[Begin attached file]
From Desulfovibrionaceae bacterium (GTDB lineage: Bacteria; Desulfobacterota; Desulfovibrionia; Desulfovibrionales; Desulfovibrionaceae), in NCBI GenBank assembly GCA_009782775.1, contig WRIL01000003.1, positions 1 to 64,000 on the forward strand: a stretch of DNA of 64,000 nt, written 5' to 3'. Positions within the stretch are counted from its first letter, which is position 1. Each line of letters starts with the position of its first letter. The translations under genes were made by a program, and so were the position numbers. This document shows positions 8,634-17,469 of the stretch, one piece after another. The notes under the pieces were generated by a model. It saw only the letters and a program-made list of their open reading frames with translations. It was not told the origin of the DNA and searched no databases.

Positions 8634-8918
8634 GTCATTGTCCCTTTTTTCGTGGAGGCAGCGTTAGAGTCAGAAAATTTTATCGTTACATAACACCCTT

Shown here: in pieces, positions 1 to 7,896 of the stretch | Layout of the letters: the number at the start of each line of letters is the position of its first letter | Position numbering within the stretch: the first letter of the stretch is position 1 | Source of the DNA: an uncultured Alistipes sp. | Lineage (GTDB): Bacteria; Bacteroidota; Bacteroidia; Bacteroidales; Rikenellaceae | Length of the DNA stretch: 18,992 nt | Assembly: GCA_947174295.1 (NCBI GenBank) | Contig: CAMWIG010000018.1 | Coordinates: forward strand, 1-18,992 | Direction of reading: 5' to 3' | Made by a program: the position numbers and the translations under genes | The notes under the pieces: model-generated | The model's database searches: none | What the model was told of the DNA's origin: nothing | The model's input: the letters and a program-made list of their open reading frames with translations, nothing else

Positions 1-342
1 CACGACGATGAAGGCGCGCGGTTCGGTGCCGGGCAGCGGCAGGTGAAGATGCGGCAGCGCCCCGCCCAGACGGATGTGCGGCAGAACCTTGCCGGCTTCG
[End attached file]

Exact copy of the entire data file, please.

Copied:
From Desulfovibrionaceae bacterium (GTDB lineage: Bacteria; Desulfobacterota; Desulfovibrionia; Desulfovibrionales; Desulfovibrionaceae), in NCBI GenBank assembly GCA_009782775.1, contig WRIL01000003.1, positions 1 to 64,000 on the forward strand: a stretch of DNA of 64,000 nt, written 5' to 3'. Positions within the stretch are counted from its first letter, which is position 1. Each line of letters starts with the position of its first letter. The translations under genes were made by a program, and so were the position numbers. This document shows positions 8,634-17,469 of the stretch, one piece after another. The notes under the pieces were generated by a model. It saw only the letters and a program-made list of their open reading frames with translations. It was not told the origin of the DNA and searched no databases.

Positions 8634-8918
8634 GTCATTGTCCCTTTTTTCGTGGAGGCAGCGTTAGAGTCAGAAAATTTTATCGTTACATAACACCCTT

Shown here: in pieces, positions 1 to 7,896 of the stretch | Layout of the letters: the number at the start of each line of letters is the position of its first letter | Position numbering within the stretch: the first letter of the stretch is position 1 | Source of the DNA: an uncultured Alistipes sp. | Lineage (GTDB): Bacteria; Bacteroidota; Bacteroidia; Bacteroidales; Rikenellaceae | Length of the DNA stretch: 18,992 nt | Assembly: GCA_947174295.1 (NCBI GenBank) | Contig: CAMWIG010000018.1 | Coordinates: forward strand, 1-18,992 | Direction of reading: 5' to 3' | Made by a program: the position numbers and the translations under genes | The notes under the pieces: model-generated | The model's database searches: none | What the model was told of the DNA's origin: nothing | The model's input: the letters and a program-made list of their open reading frames with translations, nothing else

Positions 1-342
1 CACGACGATGAAGGCGCGCGGTTCGGTGCCGGGCAGCGGCAGGTGAAGATGCGGCAGCGCCCCGCCCAGACGGATGTGCGGCAGAACCTTGCCGGCTTCG